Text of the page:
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I am stuck on the following problem:

Let $w_1,w_2$ are distinct complex numbers such that $|w_1|=|w_2|=1$ and $w_1+w_2=1$.Then the triangle in the complex plane with $w_1,w_2,-1$ as vertices

  1. must be isosceles ,but not necessarily equilateral

  2. must be equilateral

I have to decide which of the aforementioned options is correct.

I tried with $\,\,w_1=e^{i\theta},w_2=e^{i \phi},w_3=e^{i \pi}$ but messed it up . Can someone explain how to tackle it?

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    $\begingroup$ Draw a picture. $\endgroup$ – Ma Ming Jun 27 '13 at 11:26
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$$w_k=e^{i\phi_k}\;,\;\;k=1,2\;,\;\;\phi_k\in\Bbb R\implies 1=w_1+w_2=\cos\phi_1+i\sin\phi_1+\cos\phi_2+i\sin\phi_2\implies$$

$$\sin\phi_1=\sin(-\phi_2)\iff \begin{cases}\phi_1=-\phi_2\\{}\\\phi_1=\pi+\phi_2\end{cases}$$

In the first case we have

$$2\cos\phi_1=1\implies \phi_1=\pm\frac\pi3$$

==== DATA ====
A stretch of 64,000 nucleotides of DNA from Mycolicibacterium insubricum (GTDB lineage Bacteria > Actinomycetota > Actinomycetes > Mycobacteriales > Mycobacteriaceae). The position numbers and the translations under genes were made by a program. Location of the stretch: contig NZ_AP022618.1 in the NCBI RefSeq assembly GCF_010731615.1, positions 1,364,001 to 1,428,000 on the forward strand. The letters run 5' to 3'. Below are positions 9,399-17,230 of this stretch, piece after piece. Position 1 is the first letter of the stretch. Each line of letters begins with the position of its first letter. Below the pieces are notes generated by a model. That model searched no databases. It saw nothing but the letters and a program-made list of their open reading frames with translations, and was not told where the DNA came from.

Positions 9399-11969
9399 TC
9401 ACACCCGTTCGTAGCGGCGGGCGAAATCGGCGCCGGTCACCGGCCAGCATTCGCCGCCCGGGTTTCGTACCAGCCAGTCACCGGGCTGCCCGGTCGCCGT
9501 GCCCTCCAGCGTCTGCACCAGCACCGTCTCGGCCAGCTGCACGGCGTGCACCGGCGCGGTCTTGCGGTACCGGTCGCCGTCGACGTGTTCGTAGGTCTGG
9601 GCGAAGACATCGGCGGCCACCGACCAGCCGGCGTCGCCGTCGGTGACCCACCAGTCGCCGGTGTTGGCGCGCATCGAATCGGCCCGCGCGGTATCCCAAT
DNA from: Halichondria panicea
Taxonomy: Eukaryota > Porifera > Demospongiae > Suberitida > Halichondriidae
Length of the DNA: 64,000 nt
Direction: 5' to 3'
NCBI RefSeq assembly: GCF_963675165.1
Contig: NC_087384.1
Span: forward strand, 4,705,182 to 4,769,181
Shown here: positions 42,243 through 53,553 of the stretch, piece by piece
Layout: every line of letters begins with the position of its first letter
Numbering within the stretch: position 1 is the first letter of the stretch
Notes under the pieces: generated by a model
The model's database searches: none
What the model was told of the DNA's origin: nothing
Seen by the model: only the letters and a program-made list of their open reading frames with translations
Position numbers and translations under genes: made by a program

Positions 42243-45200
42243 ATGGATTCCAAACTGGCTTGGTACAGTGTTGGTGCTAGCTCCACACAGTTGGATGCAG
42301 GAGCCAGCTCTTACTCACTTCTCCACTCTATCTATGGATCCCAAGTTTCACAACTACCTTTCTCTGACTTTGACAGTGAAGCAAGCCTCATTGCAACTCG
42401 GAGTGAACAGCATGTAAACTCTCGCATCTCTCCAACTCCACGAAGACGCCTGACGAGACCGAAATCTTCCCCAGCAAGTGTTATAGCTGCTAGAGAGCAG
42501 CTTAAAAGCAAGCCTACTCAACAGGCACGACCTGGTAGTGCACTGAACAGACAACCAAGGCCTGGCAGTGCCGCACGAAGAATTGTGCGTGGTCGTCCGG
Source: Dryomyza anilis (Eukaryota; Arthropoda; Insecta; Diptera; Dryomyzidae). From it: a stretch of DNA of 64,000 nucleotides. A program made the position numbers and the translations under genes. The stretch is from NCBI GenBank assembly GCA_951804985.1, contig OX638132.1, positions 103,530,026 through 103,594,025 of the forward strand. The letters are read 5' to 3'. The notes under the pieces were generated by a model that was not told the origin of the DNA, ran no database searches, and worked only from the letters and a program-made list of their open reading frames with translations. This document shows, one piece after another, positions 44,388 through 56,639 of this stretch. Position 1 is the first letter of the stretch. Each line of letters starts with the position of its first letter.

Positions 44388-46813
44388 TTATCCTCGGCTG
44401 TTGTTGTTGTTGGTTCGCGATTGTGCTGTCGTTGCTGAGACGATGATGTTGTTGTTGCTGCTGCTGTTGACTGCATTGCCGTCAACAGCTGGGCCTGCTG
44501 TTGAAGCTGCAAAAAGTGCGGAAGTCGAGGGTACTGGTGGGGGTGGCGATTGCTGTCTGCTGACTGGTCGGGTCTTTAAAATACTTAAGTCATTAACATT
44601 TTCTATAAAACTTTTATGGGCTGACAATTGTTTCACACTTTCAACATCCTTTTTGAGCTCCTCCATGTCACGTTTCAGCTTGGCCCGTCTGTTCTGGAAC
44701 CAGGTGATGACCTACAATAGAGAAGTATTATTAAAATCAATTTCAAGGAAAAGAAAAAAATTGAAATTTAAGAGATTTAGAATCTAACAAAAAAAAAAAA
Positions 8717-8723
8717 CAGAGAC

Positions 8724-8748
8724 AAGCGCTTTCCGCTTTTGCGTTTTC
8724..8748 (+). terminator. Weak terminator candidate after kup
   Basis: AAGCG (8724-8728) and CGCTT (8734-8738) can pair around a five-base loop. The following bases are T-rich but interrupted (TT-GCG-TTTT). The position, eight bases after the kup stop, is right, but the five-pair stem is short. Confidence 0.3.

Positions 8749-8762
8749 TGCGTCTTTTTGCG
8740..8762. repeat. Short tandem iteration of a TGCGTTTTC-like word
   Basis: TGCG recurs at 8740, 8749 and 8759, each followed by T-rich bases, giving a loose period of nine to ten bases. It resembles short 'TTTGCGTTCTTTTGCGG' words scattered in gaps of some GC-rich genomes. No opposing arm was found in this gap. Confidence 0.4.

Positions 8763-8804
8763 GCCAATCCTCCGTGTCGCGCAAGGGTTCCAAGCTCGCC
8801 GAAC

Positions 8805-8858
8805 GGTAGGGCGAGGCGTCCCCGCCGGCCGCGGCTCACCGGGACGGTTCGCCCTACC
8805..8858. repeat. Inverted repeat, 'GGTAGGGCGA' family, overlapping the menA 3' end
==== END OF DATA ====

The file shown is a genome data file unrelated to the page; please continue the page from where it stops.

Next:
In the second one we get

$$1=\cos\phi_1+\cos(\phi_1-\pi)=0\implies\;\;\text{contradiction}$$

Well, finish the argument...

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Using $w_1=\cos A+i\sin A,w_2=\cos B+i\sin B$

$\sin A+\sin B=0\implies \sin A=-\sin B$ $\implies \cos A=\pm\sqrt{1-\sin^2A}=\pm\sqrt{1-\sin^2B}=\pm\cos B$

As $\cos A+\cos B=1,\cos A\ne-\cos B\implies \cos A=\cos B=\frac12$

So, $\sin A=\pm\sqrt{1-\cos^2A}=\pm\frac{\sqrt3}2 \implies \sin B=-\sin A=\mp \frac{\sqrt3}2$

So, the vertcies are $(-1,0),(\frac12, \frac{\sqrt3}2), (\frac12, -\frac{\sqrt3}2)$

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  • $\begingroup$ Also $(-\frac12, \frac{\sqrt3}2), (-\frac12, -\frac{\sqrt3}2)$ are valid vertices. There are two possible triangles. $\endgroup$ – user51196 Jun 27 '13 at 11:56
  • $\begingroup$ @noether, As $w_1+w_2=1,$ it can not be $-\frac12,$ right? $\endgroup$ – lab bhattacharjee Jun 27 '13 at 12:57
  • $\begingroup$ you are right, I have read $|w_1 + w_2| = 1$, but now I have realized that is without $|\cdot|$. I will remove my answer then :P $\endgroup$ – user51196 Jun 27 '13 at 13:13

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